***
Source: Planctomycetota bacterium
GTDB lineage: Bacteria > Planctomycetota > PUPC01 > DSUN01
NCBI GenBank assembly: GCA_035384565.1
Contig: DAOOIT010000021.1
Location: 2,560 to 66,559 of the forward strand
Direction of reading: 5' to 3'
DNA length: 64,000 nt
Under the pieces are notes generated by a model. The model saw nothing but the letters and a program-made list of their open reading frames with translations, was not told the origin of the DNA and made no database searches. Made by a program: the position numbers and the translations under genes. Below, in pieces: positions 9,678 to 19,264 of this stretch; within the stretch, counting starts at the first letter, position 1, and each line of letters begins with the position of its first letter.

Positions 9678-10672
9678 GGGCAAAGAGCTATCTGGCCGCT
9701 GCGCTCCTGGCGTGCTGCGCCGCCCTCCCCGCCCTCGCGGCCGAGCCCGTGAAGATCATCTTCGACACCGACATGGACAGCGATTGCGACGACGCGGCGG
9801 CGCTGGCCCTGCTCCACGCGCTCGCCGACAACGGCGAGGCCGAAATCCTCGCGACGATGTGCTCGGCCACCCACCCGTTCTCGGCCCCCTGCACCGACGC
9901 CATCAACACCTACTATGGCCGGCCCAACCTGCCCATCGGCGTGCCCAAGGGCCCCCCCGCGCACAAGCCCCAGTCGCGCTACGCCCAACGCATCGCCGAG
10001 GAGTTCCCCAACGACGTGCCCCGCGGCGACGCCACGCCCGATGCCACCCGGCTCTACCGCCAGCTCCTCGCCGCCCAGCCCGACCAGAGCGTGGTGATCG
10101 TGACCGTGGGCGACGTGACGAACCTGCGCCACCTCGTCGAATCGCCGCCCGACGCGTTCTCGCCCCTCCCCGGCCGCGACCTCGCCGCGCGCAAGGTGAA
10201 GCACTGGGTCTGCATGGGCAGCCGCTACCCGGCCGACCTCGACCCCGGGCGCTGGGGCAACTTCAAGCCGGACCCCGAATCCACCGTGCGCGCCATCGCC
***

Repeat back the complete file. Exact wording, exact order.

Source: Planctomycetota bacterium
GTDB lineage: Bacteria > Planctomycetota > PUPC01 > DSUN01
NCBI GenBank assembly: GCA_035384565.1
Contig: DAOOIT010000021.1
Location: 2,560 to 66,559 of the forward strand
Direction of reading: 5' to 3'
DNA length: 64,000 nt
Under the pieces are notes generated by a model. The model saw nothing but the letters and a program-made list of their open reading frames with translations, was not told the origin of the DNA and made no database searches. Made by a program: the position numbers and the translations under genes. Below, in pieces: positions 9,678 to 19,264 of this stretch; within the stretch, counting starts at the first letter, position 1, and each line of letters begins with the position of its first letter.

Positions 9678-10672
9678 GGGCAAAGAGCTATCTGGCCGCT
9701 GCGCTCCTGGCGTGCTGCGCCGCCCTCCCCGCCCTCGCGGCCGAGCCCGTGAAGATCATCTTCGACACCGACATGGACAGCGATTGCGACGACGCGGCGG
9801 CGCTGGCCCTGCTCCACGCGCTCGCCGACAACGGCGAGGCCGAAATCCTCGCGACGATGTGCTCGGCCACCCACCCGTTCTCGGCCCCCTGCACCGACGC
9901 CATCAACACCTACTATGGCCGGCCCAACCTGCCCATCGGCGTGCCCAAGGGCCCCCCCGCGCACAAGCCCCAGTCGCGCTACGCCCAACGCATCGCCGAG
10001 GAGTTCCCCAACGACGTGCCCCGCGGCGACGCCACGCCCGATGCCACCCGGCTCTACCGCCAGCTCCTCGCCGCCCAGCCCGACCAGAGCGTGGTGATCG
10101 TGACCGTGGGCGACGTGACGAACCTGCGCCACCTCGTCGAATCGCCGCCCGACGCGTTCTCGCCCCTCCCCGGCCGCGACCTCGCCGCGCGCAAGGTGAA
10201 GCACTGGGTCTGCATGGGCAGCCGCTACCCGGCCGACCTCGACCCCGGGCGCTGGGGCAACTTCAAGCCGGACCCCGAATCCACCGTGCGCGCCATCGCC